FIG. 2 is a frontal view of the orifice having one possible slot geometry and arrangement;
FIG. 3 is a frontal view of an alternate embodiment of the orifice;
FIG. 4a is a frontal view of a flat-edged slot for use in the orifices of FIGS. 2 and 3;
FIG. 4b is a cut-away side view of the FIG. 4a slot;
FIG. 5a is a frontal view of a slot with a partially-beveled edge for use in the orifices of FIGS. 2 and 3; and
FIG. 5b is a cut-away side view of the FIG. 5a slot.
The illustrative embodiments of the present invention are best understood by referring to FIGS. 1-5c, wherein like numerals are used for like and corresponding parts of the various drawings.
With reference to the drawings, FIG. 1 illustrates a flowmeter 10 using a slotted orifice 11 constructed according to the teachings of the present invention. Flowmeter 10 includes a conduit section 14, which may consist only of slotted orifice 11, having the same inner cavity diameter as the conduit or pipe 15 and 16 carrying a flowing fluid. As discussed below, flowmeter 10 is applicable to either compressible or incompressible fluid applications. The direction of the flow is indicated by arrows 18 and 20 upstream and downstream of flowmeter 10, respectively.
Portions of conduit sections 15 and 16 are shown in cross-section to illustrate the position of slotted orifice 11 with respect to pressure sensors 22 and 23 and temperature sensors 24 and 25. Slotted orifice 11 is installed generally transversely so that the plane of slotted orifice 11 is generally perpendicular to the fluid flow. In this manner, the fluid is forced to flow through the plurality of openings in slotted orifice 11, thus creating a pressure and temperature differential across slotted orifice 11. The plurality of openings in slotted orifice 11 are described in more detail below. The pressure and temperature measurements obtained by sensors 22-25 are then provided to a computer 27, which is programmed to compute the flow rate of the fluid from the measurements using conventional equations as known in the field of flow rate measurement.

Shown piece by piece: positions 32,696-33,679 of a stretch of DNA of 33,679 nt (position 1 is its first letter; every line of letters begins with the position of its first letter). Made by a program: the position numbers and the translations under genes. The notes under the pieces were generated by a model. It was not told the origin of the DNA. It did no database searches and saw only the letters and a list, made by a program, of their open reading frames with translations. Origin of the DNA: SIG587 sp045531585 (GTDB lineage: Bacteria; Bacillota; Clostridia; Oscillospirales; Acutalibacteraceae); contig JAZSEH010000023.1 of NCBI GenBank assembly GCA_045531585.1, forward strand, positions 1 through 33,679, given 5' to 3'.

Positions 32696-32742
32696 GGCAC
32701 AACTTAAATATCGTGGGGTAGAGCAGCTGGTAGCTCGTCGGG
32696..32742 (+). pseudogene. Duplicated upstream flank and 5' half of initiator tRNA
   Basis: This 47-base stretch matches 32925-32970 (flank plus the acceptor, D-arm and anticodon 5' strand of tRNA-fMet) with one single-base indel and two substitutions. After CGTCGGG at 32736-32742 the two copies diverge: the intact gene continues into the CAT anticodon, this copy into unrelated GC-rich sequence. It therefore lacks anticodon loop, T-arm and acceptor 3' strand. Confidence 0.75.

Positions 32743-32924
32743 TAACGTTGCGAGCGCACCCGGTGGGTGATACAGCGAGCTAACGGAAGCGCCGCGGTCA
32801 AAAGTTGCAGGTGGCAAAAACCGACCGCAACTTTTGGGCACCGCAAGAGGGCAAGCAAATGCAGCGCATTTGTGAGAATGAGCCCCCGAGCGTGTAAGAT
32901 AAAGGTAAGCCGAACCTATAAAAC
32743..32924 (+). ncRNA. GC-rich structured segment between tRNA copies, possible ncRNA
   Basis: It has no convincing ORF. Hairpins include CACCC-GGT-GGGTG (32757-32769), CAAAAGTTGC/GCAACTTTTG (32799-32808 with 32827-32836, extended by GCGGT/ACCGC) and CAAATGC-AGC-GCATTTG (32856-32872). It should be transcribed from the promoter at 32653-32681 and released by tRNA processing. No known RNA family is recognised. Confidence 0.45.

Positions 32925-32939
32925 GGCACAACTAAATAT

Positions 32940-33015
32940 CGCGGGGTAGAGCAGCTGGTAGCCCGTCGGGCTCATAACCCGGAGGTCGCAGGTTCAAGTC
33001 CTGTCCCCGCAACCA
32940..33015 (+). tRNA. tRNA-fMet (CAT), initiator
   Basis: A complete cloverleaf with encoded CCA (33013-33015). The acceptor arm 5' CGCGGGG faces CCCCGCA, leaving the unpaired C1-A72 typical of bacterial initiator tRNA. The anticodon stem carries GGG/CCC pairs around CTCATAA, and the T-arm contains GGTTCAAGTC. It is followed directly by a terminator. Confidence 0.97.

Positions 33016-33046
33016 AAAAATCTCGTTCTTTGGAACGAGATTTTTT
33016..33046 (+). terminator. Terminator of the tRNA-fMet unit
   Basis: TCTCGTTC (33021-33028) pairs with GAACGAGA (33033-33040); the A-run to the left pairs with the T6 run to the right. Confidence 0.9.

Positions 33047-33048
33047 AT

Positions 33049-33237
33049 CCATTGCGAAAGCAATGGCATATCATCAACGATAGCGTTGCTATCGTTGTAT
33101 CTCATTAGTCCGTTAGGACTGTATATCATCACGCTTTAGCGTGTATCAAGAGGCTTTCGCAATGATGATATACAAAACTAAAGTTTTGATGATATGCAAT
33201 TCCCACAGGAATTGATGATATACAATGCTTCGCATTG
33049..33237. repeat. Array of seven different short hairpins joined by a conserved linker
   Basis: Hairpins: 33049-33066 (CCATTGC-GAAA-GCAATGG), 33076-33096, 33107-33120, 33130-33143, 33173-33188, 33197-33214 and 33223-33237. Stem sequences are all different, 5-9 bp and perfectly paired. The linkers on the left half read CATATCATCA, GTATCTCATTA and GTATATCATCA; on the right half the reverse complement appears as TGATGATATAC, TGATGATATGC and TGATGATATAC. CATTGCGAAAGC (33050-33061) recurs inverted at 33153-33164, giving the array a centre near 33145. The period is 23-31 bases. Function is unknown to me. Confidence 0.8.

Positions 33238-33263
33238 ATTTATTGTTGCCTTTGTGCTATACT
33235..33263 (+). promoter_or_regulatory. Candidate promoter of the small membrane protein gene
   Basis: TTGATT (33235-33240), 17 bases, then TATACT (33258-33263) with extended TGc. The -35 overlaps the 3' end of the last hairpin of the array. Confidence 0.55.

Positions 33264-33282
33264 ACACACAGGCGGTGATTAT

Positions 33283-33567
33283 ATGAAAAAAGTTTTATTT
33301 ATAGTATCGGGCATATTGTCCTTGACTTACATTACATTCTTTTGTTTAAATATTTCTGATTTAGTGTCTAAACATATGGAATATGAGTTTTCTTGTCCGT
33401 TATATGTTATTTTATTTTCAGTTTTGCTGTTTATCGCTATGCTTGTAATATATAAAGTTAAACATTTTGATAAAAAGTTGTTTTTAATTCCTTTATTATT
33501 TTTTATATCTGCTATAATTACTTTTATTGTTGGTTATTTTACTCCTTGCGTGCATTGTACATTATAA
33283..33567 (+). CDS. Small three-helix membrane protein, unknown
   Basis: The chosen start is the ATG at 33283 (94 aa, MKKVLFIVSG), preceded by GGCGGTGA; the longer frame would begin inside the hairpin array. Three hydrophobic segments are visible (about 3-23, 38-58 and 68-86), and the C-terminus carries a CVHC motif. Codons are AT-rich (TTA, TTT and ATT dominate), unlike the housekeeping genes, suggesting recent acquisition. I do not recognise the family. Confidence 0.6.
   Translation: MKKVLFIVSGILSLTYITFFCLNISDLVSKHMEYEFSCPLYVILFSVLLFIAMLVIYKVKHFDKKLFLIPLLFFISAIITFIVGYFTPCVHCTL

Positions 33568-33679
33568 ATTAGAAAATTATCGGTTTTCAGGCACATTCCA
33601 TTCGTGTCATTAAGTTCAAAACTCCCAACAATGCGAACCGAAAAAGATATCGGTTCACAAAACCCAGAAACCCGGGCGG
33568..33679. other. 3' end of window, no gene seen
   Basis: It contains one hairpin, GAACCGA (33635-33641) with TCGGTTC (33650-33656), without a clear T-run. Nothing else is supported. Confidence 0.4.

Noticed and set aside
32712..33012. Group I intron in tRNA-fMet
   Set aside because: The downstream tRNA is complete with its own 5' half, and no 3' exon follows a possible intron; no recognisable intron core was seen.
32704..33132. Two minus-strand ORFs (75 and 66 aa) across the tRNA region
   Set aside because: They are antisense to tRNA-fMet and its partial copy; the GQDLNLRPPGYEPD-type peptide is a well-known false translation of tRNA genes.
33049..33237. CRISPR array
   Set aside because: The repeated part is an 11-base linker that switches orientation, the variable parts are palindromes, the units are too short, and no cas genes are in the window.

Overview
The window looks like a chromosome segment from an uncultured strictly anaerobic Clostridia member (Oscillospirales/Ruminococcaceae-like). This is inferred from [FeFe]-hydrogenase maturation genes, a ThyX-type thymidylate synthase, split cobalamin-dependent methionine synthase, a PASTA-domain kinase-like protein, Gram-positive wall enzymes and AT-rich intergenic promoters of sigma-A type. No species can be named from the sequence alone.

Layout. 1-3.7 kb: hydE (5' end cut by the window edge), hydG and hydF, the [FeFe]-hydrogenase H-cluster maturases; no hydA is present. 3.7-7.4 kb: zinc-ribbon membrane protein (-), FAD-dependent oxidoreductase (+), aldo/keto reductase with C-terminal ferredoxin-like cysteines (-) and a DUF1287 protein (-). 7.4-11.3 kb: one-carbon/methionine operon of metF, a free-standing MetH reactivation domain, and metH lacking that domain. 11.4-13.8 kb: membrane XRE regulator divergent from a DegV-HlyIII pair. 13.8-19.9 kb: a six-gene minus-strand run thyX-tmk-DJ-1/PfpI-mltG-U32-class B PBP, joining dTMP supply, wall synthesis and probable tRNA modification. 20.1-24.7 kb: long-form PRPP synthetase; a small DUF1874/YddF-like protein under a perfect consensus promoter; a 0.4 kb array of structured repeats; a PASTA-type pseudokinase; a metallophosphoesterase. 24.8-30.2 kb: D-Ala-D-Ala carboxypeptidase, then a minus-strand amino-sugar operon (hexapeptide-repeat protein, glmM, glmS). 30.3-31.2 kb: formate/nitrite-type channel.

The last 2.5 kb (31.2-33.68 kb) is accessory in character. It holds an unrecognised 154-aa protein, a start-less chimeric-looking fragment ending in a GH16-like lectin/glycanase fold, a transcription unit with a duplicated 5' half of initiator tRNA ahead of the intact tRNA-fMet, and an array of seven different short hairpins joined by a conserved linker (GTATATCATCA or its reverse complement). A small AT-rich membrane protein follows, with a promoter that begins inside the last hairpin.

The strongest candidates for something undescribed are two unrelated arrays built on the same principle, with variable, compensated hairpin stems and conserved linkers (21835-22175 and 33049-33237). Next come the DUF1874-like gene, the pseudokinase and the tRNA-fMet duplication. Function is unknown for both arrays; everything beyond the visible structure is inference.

Alternatively, slotted orifice 11 may be housed independently in a short section of conduit or between flanges of conduit sections 15 and 16 as shown. Replacing conventional flow impedance devices merely constitutes dropping slotted orifice 11 into place and securing it therein, without having to replace pressure and temperature sensors 22-25. It is also important to note that certain known equations for computing the flow rate do not require a knowledge of the temperature differential across the flow impedance device, and therefore do not require temperature sensors 24 and 25. This does not prevent the advantageous use of slotted orifice 11, as it may be used in any flowmeter that uses a flow impedance device to create a pressure differential to compute either a mass or volume flow rate.
Referring to FIG. 2, a preferred geometry of slotted orifice 11 is shown as a slotted orifice 12. Slotted orifice 12 is embodied in a circular plate 30, the thickness of which may vary depending upon conduit diameter and upstream flow conditions. For example, plate thickness may vary between 1/8" to 3/8" for a 2" diameter conduit. Circular plate 30 is preferably constructed of rigid and non-corrosive materials that are commonly used to construct conventional flow impedance devices.